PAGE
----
In fact, one of the biggest food trends in recent years has been Flexitarianism—eating predominantly, but not strictly, vegetarian—with more than two million Australians (around 11% of the population) stating their diets are ‘almost all’ or ‘all’ vegetarian, up more than 30% in recent years.
The key to a good BBQ is finding the balance between protein, plenty of veggies, and substantial grain and carbohydrate dishes. Tick all the boxes with a well-planned menu filled with extra flavour from herbs, spices, pickles, sauces and condiments. Here are our top tips to host a very veggie BBQ:
Mix & matchJust like any dinner party, make sure you provide plenty of flavours and options. Yes, it’s a BBQ, but that doesn’t mean you’re only serving grilled veggies. Consider other cold dishes that will support the grill—this is where you can get your grains and legumes in too.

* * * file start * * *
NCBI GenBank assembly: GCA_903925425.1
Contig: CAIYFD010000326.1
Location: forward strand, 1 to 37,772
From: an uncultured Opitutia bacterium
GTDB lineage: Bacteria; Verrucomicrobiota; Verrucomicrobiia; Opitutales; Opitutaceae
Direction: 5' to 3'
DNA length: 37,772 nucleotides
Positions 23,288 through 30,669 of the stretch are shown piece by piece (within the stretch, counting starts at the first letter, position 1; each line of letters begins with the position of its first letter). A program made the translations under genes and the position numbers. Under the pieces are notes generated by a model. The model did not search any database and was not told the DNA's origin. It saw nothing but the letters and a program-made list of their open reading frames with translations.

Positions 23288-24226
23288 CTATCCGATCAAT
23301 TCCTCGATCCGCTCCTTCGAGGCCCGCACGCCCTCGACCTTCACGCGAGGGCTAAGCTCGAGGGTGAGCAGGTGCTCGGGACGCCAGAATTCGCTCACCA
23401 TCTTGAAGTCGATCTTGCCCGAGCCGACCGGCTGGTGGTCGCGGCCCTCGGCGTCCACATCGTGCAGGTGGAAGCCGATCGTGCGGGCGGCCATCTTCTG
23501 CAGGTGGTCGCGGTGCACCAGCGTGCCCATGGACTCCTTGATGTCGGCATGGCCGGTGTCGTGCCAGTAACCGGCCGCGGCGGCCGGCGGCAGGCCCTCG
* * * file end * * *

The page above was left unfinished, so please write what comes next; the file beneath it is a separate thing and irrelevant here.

Why not try: A fresh Caprese salad, borlotti bean salad, Moroccan chickpea salad, or a peanut hummus.
Involve your guests
The best part of entertaining is spending time with your family and friends, so get them involved. Plan a menu with dishes that encourage guests to make it their own way, so they can comfortably cater for their own needs.
Classic swapThe best thing about a vegetarian BBQ is that you can still enjoy burgers and sausages, but just look for plant-based alternatives.
Why not try: Lentil patties, corn and coriander fritters or vegan carrot dogs?
Go for meat alternativesIf you don’t want to make your own, don’t stress. There are plenty of ready-made meat-free alternatives stocking supermarket shelves.
Why not try: Some options from Alt Meat Co. or Vegie Delights that will satisfy any BBQ guest, from koftas to patties, sausages and fillets.
More than veggiesThrowing some fruit on the BBQ may seem foreign, but the char-grilling process brings out a delicious caramelisation that’ll take your dessert to the next level.
Why not try: Grilled fruit kebabs/ cinnamon sprinkled pineapple rings or apple slices drizzled with maple syrup.